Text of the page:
All eyes will certainly be on wide receiver Donte’ Stallworth and the Baltimore Ravens after the club signed him Wednesday – a second chance for a man whose horrible personal decision cost another man his life less than a year ago.
The football move to add depth to the wide receiver corps is a good thing for a Ravens team in need of playmakers. He was 21st among wide receivers from 2005-09 in yards per reception (14.8) and 11th among WRs in average yards after the catch (5.3) over the same five-year period. Stallworth is not a No. 1 receiver any more, but he will be someone opposing defenses will have to account for.
Stallworth has had a lot of personal accounting to do over the last year.
He was convicted of second-degree DUI manslaughter in the death of Mario Reyes in March 2009. He admitted to drinking the night of the accident, and received a sentence of 30 days in jail, 1,000 hours of community service, two years of house arrest and 10 years probation. He also lost his Florida driving privileges for the rest of his life.
He served just 24 days in jail – a sentence that angered many of those who fight for tougher drunk-driving laws – and he avoided a civil lawsuit by reaching a financial settlement with the Reyes family. NFL Commissioner Roger Goodell suspended him for the 2009 season, and he was reinstated the day after Super Bowl XLIV.
So, Stallworth was eligible to return to work, and the Ravens have given him an opportunity to re-prove himself.
I worked around Stallworth during his first four seasons in the NFL with New Orleans (2002-05). I won’t say I knew him well outside of the locker room, but I had plenty of conversations with him about football and his career after practices and games. You also get a real sense about a player by watching him interact with his teammates and coaches when the media isn’t around.
Stallworth was well-liked in the locker room, and he worked hard on the practice field. He’s had a lot of injury issues (hamstring, heel) during his career, and his prep work before practices and games was painful to watch as his hamstrings were stretched to the limit like a track athlete’s would be before a meet (Stallworth ran track and jumped in high school).
The early-entry to the NFL (he was drafted No. 13 overall out of Tennessee after his junior year) battled those injuries in his first two seasons to start just 10 games among the 24 he played, although he had eight TD catches as a rookie in 2002.
The next two seasons he caught fire, with 767 yards and five TDs in 2004 and 945 yards and seven TDs in 2005 during the club’s disastrous 3-13 Katrina season. In August 2006, he was traded to Philadelphia, and later was fourth on the team in receptions for the Patriots during their undefeated regular season in 2007. He battled injuries again in 2008 with Cleveland, and his numbers tumbled.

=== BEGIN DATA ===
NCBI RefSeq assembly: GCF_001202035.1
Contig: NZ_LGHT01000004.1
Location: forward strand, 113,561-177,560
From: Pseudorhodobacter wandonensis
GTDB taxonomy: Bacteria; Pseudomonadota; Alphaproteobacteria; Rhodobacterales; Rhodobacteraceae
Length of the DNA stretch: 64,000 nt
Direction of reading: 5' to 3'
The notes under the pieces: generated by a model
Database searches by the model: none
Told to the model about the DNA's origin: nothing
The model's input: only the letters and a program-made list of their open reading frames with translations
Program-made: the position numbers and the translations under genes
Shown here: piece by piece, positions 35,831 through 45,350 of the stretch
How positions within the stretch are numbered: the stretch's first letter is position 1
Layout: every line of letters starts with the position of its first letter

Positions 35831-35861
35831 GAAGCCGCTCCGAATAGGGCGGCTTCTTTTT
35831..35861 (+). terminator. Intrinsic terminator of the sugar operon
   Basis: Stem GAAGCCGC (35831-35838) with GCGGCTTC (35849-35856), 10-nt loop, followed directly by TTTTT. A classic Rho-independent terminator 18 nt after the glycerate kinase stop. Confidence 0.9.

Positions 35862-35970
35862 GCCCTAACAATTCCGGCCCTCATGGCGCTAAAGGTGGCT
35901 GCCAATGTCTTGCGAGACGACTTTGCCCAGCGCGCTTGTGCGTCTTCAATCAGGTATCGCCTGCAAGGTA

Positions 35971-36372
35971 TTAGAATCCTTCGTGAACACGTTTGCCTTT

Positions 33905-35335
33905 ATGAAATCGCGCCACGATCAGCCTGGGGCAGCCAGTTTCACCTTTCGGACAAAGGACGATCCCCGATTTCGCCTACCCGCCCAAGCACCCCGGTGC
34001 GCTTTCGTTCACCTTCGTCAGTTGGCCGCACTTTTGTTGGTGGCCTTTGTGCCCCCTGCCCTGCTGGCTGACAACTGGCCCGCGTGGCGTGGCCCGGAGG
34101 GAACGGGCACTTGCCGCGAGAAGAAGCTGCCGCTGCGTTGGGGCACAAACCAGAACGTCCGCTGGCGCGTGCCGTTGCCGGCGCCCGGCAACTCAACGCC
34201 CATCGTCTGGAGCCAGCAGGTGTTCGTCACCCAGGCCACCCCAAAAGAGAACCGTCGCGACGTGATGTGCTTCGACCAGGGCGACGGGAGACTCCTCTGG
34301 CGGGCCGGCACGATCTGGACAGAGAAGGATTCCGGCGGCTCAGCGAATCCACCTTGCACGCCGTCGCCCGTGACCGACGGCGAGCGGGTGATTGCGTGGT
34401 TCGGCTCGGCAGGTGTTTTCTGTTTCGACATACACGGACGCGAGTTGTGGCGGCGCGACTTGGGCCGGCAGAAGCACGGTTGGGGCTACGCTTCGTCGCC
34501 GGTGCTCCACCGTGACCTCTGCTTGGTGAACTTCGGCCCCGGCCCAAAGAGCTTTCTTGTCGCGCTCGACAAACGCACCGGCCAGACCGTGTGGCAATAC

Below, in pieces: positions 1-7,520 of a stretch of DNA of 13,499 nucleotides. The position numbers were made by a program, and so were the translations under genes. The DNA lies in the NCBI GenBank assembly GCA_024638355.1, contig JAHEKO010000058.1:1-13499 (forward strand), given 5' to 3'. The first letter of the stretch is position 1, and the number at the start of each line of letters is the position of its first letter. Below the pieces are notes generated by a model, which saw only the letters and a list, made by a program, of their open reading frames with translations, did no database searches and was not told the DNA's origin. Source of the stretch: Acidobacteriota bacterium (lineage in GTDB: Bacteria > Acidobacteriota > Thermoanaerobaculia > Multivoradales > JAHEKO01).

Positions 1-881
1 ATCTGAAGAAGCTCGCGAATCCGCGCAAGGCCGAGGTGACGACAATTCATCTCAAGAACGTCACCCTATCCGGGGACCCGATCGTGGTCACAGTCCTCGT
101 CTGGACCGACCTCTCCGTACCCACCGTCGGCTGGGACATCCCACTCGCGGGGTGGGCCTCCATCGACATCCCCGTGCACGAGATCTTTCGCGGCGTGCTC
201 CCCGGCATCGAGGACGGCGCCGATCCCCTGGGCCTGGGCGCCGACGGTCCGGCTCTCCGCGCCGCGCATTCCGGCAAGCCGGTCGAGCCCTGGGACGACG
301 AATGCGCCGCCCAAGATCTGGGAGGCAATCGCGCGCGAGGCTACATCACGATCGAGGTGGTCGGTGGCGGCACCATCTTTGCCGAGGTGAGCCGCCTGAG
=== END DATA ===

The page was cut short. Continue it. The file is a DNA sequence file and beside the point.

Stallworth’s one-year signing does not present a significant risk to the Ravens. As ESPN’s Adam Schefter points out, both Derrick Mason and Kelley Washington are scheduled to be unrestricted free agents, and Stallworth is the only veteran WR under contract in Baltimore right now. He still has the burst of speed and good hands to be effective as a possession receiver for Joe Flacco and the Ravens’ offense. He has been working out, and obviously the Ravens looked at both the football player and the person before offering him a contract.
I wouldn’t dare to tell anyone what to think of the Ravens signing Stallworth, especially in light of his conviction. But I can say this from my perspective: He is a very thoughtful person who seems to “get it” about the game and life. I read the quotes from Ravens GM Ozzie Newsome and head coach John Harbaugh, and all spoke about his horrible decision, and the consequences for both the Reyes family and for the man who chose to drink and drive.
Stallworth has to live with that result each day, and while he paid a financial sum, he can never repay the emotional debt to Reyes’ family.
“I will never get that morning back,” he said in the Ravens’ press release. “It weighs on me every day and will for the rest of my life. What I can do is move forward, try to be a better person, try to convince others not to do what I did and warn others about the dangers of drinking and driving. I have to show otherwise that what happened doesn’t reflect who I am. I have to prove that, and, hopefully, I’m on my way to doing that.”
Maybe the prevalent “it will never happen to me” mentality in locker rooms or the local bars might come to a momentary pause when hearing Stallworth’s message.
“I will make the best of it, and some people may listen to me because I will be playing,” he said. “I hope I can do some good in delivering a message that could help someone or prevent someone from doing what I did.”
If anyone thinks twice and doesn’t climb behind the wheel after a couple of drinks because of Stallworth’s fatal mistake, that will be the most important unseen catch of his career.